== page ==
MIT EAPS Directory

Gaia Stucky de Quay

Gaia Stucky de Quay

Assistant Professor

Research Description

Gaia Stucky de Quay focuses on investigating topographic signals and landscape evolution in order to both deconvolve and quantify primary driving forces such as tectonics, climate, and local geological processes across various timescales and planetary surfaces, whether on Earth, Mars, or beyond. Stucky de Quay’s research is guided by several interrelated questions: What drives landscape evolution? Are fluvial systems a reliable proxy for climate? Can we use the relationships we see on Earth to decipher the ancient Mars hydroclimate? Can we go a step further and shed light on enigmatic surface processes we see on Titan or other icy moons? Stucky de Quay is always interested in finding new ways to address ongoing problems related to habitability, tectonics, and climate using novel and interdisciplinary techniques ranging from lab work (e.g.,  cosmogenic dating), to fieldwork (e.g., geomorphic mapping), to remote sensing (e.g., drone imaging), as well as theoretical studies of surface dynamics. 

At the moment, her current work features three main branches. Stucky de Quay is investigating the morphology of Martian valleys and lakes, and how these may be used to constrain the perplexing ancient climate of Mars. In particular, these open and closed paleo-basins are excellent tools for investigating the ancient inventory of water on Mars. Another avenue of interest is volcanic islands, particularly in the Atlantic Ocean. These basaltic terrains are fantastic natural labs for studying the myriad processes that shape surfaces, via river erosion, uplift, lithology, and variable climate, among others. They can help researchers like Stucky de Quay answer longstanding questions about how precipitation is linked to river incision, what role lithology plays, and how uplift from dynamic support affects these river systems. Additionally, these types of islands can be analogs for other planetary surfaces such as Mars — quantifying physical and chemical erosion in these volcanic terrains is important for understanding the role of water on other planets. Stucky de Quay is also interested in applying her expertise to understanding how the surfaces of icy moons evolve and how geomorphic features can be used to derive unknown processes, such as groundwater in Titan or internal heat flux on Enceladus.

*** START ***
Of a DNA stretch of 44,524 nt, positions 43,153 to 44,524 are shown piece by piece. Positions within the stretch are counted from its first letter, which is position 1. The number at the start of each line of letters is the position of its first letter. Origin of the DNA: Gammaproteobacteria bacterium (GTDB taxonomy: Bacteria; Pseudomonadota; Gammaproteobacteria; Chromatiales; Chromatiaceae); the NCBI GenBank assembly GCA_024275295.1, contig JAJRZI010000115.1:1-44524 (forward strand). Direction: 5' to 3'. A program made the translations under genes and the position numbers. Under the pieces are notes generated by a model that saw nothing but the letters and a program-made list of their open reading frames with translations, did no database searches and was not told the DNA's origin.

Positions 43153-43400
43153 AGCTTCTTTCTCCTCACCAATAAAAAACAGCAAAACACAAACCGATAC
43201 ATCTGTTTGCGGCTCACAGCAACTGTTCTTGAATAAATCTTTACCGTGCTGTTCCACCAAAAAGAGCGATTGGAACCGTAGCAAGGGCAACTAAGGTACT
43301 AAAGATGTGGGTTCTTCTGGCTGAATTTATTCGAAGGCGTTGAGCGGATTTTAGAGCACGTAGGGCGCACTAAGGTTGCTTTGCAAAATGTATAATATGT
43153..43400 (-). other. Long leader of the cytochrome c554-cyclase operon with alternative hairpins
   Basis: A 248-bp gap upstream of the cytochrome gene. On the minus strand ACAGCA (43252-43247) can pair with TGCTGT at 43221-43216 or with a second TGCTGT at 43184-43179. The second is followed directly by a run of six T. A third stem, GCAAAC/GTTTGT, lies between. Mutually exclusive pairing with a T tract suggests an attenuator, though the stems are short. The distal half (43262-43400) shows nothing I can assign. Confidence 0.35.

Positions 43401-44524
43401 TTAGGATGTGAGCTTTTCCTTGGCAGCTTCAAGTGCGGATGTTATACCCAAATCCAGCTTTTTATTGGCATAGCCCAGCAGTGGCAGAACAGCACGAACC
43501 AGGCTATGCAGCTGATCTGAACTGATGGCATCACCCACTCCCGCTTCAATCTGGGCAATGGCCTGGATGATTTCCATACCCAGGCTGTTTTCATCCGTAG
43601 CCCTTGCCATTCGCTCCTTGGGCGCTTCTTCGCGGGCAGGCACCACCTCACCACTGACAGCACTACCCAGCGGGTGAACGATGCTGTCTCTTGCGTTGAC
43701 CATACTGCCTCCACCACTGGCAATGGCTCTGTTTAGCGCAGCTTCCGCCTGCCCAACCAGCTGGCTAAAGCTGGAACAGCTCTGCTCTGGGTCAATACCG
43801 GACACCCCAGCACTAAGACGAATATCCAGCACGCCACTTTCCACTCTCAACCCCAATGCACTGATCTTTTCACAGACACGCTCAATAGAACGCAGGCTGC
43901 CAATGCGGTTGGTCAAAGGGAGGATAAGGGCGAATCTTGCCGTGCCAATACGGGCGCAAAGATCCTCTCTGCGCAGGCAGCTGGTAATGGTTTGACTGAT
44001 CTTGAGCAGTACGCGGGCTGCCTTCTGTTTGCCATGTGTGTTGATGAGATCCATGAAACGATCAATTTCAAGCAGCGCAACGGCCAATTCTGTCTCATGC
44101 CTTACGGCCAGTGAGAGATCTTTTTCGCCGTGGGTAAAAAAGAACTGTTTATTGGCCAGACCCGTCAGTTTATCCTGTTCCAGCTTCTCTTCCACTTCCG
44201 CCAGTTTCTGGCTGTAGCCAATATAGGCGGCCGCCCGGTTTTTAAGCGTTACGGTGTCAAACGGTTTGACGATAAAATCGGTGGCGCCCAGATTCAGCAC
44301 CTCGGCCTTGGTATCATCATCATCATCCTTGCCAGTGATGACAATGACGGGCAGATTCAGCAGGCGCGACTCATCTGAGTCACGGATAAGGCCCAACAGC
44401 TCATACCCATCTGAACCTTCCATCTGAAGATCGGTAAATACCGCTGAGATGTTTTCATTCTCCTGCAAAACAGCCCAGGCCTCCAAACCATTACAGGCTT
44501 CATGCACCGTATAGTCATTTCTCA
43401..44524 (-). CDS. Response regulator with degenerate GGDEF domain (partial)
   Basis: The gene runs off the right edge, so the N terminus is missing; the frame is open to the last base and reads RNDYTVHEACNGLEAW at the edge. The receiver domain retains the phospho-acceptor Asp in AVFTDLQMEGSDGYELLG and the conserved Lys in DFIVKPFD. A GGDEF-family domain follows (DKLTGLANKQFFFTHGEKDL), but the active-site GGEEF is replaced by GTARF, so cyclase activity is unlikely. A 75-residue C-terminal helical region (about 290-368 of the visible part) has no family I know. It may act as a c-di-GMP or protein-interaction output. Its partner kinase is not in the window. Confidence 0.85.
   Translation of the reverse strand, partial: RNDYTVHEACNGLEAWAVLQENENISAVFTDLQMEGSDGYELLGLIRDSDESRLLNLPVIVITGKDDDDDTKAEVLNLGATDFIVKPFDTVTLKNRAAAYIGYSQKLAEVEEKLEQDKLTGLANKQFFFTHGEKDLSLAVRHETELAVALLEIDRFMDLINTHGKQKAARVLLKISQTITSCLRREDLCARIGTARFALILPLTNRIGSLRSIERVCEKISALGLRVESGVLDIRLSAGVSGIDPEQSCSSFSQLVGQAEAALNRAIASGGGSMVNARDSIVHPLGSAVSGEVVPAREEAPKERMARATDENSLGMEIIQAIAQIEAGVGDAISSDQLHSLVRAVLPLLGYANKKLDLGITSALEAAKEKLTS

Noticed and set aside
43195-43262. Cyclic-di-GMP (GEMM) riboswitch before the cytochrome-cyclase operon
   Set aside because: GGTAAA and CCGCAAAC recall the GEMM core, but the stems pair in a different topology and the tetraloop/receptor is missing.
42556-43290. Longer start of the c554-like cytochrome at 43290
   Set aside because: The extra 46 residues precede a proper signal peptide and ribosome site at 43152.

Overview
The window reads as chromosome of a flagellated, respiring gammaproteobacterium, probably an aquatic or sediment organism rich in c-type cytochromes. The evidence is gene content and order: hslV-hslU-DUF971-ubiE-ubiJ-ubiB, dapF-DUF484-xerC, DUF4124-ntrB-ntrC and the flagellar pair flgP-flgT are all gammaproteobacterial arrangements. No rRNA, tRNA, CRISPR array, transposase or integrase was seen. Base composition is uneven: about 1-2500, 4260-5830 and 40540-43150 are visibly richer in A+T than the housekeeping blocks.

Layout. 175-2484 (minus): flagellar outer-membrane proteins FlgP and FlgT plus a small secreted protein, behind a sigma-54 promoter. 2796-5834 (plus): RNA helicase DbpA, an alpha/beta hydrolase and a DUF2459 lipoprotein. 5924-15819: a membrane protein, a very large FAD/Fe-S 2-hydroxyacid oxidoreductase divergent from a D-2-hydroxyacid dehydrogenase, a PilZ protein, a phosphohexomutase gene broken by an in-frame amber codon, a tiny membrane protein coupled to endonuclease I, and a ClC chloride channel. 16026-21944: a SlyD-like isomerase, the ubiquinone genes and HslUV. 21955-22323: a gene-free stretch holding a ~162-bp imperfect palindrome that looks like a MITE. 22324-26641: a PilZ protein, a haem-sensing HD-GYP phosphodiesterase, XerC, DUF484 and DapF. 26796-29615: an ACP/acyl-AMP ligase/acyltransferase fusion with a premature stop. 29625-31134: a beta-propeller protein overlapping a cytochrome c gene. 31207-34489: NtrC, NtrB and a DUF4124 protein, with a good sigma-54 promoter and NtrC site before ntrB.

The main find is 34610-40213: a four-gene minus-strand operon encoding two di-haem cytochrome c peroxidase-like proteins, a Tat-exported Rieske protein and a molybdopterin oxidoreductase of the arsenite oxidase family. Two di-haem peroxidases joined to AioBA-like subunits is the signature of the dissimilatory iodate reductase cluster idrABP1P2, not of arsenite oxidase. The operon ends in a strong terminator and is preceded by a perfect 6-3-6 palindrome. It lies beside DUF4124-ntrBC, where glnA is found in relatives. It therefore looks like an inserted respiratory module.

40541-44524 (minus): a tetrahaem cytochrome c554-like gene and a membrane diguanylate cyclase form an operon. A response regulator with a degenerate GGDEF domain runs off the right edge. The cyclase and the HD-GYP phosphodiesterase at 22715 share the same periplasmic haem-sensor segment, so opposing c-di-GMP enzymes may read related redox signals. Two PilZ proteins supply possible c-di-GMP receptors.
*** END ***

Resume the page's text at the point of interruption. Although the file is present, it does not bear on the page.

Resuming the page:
Contact Information




Ph.D., Earth Science, Imperial College London, 2019
M.Sci., Earth Sciences – International Program (First-class), University College London, 2014